Mon 20 Oct
Here’s what it’s like trying to describe what the Apple TV is to someone who has no idea. Starting first with one simple, brief sentence: It’s a set-top box that hooks up to your television and lets you play all kinds of Internet video as well as stuff from your computer.
The problem is, most people don’t know exactly what you mean when you say “Internet video.” So they always have to ask: You mean YouTube? Yes, definitely. How about stuff from sites like Hulu? Um, no, not easily. Well how about movies and TV shows you can rent from iTunes? Yes, not only that but BitTorrent video, too. What’s BitTorrent? Um, stuff you stole, basically. It also displays your digital photos, too, straight from your iPhoto library. And it features music-sharing via AirTunes, which lets you hear music from your iTunes music library on your home theater setup. Oh so it’s probably a digital video recorder too, right? Um, no, it’s not. Well, it kinda sorta sounds like a media PC, so can I play a DVD or Blu-Ray discs? Sorry, no, not that either.
So basically, in spite of its elegant, compact industrial design (the Apple TV has the look of something extremely elegant and succinct) this product is a freakin’ mystery to most people. But, having owned one now for about three months, let me tell you: it’s a winner. I had little idea what I was really getting into when I bought it, but now I’m a huge, huge fan of my Apple TV. In one respect or another, it’s in constant use in my home.
That ineffable quality, though, is a huge hurdle to overcome — it’s very difficult for products to succeed when people don’t understand what the heck they are. In fact, it’s a challenge that’s not too dissimilar, in my view, from the uphill battle that TiVo once had to overcome in establishing itself. A decade ago, it was actually quite hard to explain what a TiVo was or what it did; now most of us understand almost implicitly, as a generic verb, even. Regardless of whether someone owns a TiVo or a generic DVR, we all get it when someone says, “Don’t forget to TiVo that for me.”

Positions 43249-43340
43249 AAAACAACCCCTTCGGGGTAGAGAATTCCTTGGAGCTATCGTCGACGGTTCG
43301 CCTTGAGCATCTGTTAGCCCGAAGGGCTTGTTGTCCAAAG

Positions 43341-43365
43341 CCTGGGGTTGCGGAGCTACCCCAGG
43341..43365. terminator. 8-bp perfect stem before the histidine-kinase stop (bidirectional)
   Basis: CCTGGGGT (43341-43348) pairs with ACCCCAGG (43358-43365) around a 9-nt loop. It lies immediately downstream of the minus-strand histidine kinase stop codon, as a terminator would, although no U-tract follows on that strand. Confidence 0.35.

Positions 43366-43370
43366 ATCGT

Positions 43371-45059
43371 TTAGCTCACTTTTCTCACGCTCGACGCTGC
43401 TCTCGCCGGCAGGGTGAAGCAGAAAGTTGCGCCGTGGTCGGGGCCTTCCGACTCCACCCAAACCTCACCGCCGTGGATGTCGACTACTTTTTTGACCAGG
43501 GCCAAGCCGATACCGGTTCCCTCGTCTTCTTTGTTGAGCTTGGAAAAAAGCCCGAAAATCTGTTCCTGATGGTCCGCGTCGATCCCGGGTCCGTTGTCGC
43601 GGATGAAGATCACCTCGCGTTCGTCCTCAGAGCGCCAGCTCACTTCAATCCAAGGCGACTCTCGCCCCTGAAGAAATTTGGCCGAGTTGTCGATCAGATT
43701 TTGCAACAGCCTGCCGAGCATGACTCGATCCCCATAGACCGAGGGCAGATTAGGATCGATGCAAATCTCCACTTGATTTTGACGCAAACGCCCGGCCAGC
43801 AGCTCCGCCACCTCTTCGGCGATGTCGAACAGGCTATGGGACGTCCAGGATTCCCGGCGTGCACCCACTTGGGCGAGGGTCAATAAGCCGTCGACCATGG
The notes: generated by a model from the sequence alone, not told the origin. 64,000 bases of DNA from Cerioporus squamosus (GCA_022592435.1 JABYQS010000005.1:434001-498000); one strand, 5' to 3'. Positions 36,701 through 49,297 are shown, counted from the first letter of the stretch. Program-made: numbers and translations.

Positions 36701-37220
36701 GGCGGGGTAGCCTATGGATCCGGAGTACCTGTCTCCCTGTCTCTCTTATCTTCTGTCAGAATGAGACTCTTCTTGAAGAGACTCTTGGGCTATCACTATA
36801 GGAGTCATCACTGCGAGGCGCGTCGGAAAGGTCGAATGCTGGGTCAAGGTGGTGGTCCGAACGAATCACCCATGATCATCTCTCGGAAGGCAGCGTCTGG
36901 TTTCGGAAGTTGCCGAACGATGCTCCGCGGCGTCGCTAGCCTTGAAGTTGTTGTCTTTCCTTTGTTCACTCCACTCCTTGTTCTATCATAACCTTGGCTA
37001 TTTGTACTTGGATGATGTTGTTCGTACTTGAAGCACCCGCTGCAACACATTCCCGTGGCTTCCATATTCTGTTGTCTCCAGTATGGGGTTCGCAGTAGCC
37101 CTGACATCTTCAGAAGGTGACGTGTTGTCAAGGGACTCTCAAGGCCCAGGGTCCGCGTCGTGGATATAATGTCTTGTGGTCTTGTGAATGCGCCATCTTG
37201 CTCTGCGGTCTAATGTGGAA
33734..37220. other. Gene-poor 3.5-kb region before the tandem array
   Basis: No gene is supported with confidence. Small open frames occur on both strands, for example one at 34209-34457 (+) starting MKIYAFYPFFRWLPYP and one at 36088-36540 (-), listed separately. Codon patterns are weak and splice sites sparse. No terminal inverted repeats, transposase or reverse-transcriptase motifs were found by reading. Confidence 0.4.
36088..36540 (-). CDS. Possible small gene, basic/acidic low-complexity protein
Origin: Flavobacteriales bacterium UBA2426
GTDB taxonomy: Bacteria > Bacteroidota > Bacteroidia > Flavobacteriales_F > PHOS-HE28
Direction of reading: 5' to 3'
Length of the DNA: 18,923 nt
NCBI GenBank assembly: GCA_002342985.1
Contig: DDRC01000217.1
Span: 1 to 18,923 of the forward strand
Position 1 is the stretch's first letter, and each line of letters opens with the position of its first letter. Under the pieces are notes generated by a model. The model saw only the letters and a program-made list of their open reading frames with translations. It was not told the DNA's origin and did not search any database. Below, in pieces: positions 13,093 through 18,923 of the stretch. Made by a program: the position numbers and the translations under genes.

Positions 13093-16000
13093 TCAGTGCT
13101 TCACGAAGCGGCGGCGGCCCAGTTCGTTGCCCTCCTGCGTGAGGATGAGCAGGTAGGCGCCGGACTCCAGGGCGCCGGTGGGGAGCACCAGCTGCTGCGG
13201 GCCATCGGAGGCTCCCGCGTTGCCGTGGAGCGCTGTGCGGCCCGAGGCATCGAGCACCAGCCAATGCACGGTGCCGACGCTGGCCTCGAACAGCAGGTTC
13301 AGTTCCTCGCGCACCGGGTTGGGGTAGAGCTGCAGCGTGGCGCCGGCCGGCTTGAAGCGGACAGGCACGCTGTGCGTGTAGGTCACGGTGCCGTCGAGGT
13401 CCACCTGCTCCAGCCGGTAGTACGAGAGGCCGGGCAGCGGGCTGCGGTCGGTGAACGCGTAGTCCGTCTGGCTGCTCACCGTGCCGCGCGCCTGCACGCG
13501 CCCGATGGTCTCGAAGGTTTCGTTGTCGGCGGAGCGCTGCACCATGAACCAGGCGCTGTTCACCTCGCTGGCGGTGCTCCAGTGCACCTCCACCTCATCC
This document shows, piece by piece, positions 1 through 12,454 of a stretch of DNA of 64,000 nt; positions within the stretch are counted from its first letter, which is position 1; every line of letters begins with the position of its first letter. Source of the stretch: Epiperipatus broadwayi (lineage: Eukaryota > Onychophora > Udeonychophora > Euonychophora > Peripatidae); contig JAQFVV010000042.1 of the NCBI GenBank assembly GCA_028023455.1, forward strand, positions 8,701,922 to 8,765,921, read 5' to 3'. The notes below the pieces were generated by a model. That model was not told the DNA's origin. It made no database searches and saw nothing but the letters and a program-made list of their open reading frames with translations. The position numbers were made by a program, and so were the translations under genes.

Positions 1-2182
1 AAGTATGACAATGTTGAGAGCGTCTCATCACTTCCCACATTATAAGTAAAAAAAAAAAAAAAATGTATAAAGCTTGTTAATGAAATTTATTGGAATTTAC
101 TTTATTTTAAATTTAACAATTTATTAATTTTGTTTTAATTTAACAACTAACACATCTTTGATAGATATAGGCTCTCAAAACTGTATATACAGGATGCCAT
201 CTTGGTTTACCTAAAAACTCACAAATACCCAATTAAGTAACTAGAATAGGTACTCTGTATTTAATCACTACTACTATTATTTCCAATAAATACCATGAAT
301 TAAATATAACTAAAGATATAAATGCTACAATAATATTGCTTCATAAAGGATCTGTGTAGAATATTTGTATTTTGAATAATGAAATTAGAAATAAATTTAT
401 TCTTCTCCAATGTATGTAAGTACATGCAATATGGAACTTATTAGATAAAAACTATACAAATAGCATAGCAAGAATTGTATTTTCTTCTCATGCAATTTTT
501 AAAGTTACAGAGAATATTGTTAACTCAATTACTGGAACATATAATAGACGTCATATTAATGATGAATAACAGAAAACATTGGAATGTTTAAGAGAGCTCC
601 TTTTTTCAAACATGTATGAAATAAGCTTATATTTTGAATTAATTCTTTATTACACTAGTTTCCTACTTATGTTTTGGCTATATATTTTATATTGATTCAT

The question, I guess, is whether it’s realistic to expect the Apple TV to clear that hurdle of understandability the same way that TiVo did. It seems highly unlikely. As a way of consuming media, TiVo always had a certain inevitability to it; when most of us used TiVo for the first time, I think we all knew instinctively that this was the future of television consumption. On the other hand, the passel of features stuffed into the Apple TV, while admittedly suggesting a modicum of inevitability, seems too fractured and incoherent to really declare itself as the future. While awesome in aggregate, the Apple TV has more of the feeling of an interim step towards something more coherent and still to come.
Why go that road, though? Why should Apple try and explain all of these features to users? My advice is just to make the Apple TV a kind of “TiVo-plus.” That is, add the DVR capabilities that I bet a majority of Apple TV users (including me) want anyway, and layer on all of these other wonderful but not easily comprehended features on top of it. Then you have something that people understand — always a good first step in making a sale — and they’ll think of the Internet video, home photos, music streaming, YouTube, and everything else the Apple TV does as bonuses to be appreciated after the sale.
One more complaint about Apple TV: it needs an ex-girlfriend filter, possibly powered by face-recognition technology. While idling, the Apple TV is more often than not running a slideshow from my iTunes library, a soothing visual tour of the past several years of my life as recorded by digital photography. Soothing except for the fact that a good number of those photos feature my ex-girlfriend — irrespective of how one’s relationship might have ended, it’s not usually a great thing to see one’s ex so centrally in the living room. Especially if you’re seeing someone new. That’s something I think anyone can understand.